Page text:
People talk about social media as a great place to network, but your blog can be an even better hot spot for meeting like-minded people.
I have several people who have never signed up for a service with Inkling, but every week, like clockwork, they’re clicking the link in my newsletter to the latest post. (Yes. I know what my subscribers do. It’s called magic…just kidding, it’s called tracking).
Those readers may not have spent any money (yet) but they are just as valuable as the people who have…actually, moreso. Loyal readers are among the best people you can have on your email list (more on that later).
Blogging is also a great networking tool because it’s an easy way to immediately let people know who you are and what you’re about. Because blogs by definition are down to earth while still being professional, you can give people a taste of who you are and what you have to offer in terms of your expertise.
It can help you promote your writing
This is the biggest and most obvious reason why you as an author need a blog. The majority of your posts won’t be about your books for sale or to get people to read your work published online—but by including carefully placed calls to action in the post, you can provide helpful information while giving a friendly invitation to check out your work.
Remember, the goal of a blog isn’t to sell things. It’s to provide useful, expert information to your audience’s questions. The more you can meet real needs your readers have, the more curious they will become about your writing.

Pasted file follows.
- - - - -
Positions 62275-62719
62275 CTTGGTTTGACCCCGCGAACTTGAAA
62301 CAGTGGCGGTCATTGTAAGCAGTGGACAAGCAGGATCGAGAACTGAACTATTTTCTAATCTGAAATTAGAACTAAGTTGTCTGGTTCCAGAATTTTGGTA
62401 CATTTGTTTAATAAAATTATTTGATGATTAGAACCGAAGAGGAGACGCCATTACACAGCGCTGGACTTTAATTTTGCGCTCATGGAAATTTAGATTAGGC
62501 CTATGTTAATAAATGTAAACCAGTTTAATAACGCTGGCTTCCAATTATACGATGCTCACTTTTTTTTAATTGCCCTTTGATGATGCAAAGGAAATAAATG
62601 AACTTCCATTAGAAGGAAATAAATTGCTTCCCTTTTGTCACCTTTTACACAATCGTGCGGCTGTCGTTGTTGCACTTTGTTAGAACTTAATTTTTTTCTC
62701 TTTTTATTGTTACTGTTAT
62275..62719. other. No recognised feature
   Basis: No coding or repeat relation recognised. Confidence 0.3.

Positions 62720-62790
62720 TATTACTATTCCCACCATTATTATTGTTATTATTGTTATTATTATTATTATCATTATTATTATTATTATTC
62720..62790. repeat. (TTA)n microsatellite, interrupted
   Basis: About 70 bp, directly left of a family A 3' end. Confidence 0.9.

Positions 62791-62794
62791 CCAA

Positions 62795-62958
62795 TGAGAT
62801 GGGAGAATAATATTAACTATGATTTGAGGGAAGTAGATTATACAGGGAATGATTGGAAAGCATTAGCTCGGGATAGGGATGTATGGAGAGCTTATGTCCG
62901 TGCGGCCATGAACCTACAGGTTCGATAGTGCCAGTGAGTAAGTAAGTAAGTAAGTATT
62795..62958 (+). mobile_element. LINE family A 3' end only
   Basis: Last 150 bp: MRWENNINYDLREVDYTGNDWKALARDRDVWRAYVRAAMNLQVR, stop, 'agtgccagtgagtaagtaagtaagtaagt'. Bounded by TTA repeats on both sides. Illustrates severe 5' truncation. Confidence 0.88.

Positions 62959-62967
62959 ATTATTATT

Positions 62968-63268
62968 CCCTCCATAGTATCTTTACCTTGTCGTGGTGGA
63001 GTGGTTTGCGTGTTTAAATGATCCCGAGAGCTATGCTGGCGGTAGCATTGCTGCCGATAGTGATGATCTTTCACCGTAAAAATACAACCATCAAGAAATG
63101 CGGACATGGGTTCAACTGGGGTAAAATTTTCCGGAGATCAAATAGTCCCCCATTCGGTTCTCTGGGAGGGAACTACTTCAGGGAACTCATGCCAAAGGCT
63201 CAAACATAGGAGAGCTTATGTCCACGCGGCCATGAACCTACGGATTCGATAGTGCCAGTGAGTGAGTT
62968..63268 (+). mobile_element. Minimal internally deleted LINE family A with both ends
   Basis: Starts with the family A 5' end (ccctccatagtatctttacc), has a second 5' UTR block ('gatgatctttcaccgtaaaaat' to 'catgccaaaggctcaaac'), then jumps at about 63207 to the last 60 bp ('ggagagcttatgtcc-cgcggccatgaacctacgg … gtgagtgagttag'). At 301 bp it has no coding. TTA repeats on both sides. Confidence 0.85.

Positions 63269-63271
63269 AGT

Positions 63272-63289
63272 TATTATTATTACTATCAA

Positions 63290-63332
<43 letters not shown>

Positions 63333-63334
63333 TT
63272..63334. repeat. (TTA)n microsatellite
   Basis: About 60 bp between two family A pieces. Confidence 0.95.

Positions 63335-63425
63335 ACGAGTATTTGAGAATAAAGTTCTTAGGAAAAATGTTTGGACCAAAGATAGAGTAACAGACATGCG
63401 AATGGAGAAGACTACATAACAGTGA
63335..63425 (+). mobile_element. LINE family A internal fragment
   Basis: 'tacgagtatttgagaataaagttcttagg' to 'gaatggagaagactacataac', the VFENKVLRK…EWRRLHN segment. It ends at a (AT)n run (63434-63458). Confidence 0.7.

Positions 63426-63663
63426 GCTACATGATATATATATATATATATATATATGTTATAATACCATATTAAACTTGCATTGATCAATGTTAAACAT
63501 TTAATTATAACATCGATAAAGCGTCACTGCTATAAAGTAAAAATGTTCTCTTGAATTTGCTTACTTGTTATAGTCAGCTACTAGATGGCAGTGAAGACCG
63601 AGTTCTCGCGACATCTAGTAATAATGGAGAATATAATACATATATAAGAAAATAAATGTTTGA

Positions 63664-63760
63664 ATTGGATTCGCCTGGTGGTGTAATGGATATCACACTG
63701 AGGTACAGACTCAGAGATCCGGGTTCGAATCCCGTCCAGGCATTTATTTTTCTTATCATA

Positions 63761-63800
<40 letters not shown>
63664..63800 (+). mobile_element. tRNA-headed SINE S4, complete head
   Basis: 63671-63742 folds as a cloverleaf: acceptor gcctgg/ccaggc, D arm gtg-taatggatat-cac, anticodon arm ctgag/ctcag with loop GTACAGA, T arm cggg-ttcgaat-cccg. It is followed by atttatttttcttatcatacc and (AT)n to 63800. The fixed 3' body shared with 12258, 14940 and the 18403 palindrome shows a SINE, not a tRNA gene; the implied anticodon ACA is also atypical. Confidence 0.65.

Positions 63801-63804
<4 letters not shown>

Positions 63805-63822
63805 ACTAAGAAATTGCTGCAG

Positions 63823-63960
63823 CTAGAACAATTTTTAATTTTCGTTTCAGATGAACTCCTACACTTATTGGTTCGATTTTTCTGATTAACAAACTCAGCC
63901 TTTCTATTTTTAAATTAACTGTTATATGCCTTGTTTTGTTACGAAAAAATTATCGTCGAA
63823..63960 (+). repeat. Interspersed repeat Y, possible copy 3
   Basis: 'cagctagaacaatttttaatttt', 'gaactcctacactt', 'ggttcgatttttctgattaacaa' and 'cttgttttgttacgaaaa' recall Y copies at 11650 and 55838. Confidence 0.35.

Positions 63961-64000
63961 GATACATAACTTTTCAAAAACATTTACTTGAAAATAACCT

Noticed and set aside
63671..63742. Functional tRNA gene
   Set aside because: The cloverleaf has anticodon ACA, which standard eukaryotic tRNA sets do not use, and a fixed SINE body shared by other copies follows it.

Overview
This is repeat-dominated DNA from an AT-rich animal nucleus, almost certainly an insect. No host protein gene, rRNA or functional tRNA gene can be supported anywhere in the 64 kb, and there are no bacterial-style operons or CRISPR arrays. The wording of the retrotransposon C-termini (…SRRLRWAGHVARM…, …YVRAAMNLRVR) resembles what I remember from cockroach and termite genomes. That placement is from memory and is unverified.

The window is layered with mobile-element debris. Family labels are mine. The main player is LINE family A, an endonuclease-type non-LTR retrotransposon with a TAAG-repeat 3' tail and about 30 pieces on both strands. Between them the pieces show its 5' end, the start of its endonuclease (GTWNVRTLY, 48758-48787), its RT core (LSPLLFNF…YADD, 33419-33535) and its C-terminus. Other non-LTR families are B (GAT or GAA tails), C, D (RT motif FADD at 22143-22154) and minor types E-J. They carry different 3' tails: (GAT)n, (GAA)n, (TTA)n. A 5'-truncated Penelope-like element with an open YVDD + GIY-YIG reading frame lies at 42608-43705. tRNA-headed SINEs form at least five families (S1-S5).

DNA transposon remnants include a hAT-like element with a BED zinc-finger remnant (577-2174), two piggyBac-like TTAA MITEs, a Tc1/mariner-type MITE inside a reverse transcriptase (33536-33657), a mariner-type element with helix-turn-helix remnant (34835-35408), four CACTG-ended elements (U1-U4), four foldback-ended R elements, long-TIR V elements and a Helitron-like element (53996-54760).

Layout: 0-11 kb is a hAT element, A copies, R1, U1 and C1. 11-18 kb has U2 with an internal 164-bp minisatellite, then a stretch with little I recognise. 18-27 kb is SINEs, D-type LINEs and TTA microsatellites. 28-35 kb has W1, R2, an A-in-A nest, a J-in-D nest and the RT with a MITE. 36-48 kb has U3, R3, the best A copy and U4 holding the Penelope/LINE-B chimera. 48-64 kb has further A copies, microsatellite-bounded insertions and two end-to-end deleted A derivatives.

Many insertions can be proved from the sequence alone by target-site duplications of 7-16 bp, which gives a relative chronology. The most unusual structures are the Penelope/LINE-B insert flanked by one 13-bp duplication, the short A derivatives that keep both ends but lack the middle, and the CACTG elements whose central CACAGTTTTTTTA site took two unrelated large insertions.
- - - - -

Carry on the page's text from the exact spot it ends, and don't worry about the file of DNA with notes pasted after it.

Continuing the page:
Let me tell you a secret. Those people who have been reading my blog for the last year, but haven’t signed up for a service?
A couple of them recently became clients.
This blog provides real value to readers while also showing the value of the services Inkling offers. How can you use a blog to meet the needs of your readers while promoting your own work?
You can repurpose blog posts as other content.
Content is any text, videos, images, graphics, or downloads that promote a business or individual. Content is where it all happens—it’s how you build relationships with people and educate them about who you are and what you do.
But not all content come hot off the press, totally original, and fresh from your brilliant mind.
More often than not, content comes from…well, other content.
Repurposing content is a process where you take one type of content and turn it into something else. For example, you might make a TikTok video that you also use as a Facebook ad, or take a blog post and turn it into an infographic.
The more blog posts you write, the more source material you have to develop even more content. Written text is a great jumping off point for other genres of context, which can help you reach even more people.
So there you have it—a quick primer on why authors need to have blogs.
But obviously, one blog post can’t contain all the answers.
That’s why on Tuesday, January 25 at 7:00 PM EST, I’m hosting my webinar, How to Build a Killer Blog.
This free one-hour event will teach you how to create a blog that spreads your message, gets more viewers, and builds better relationships with readers.
Plus: get access to useful content in advance of the webinar and special offers exclusively for attendees.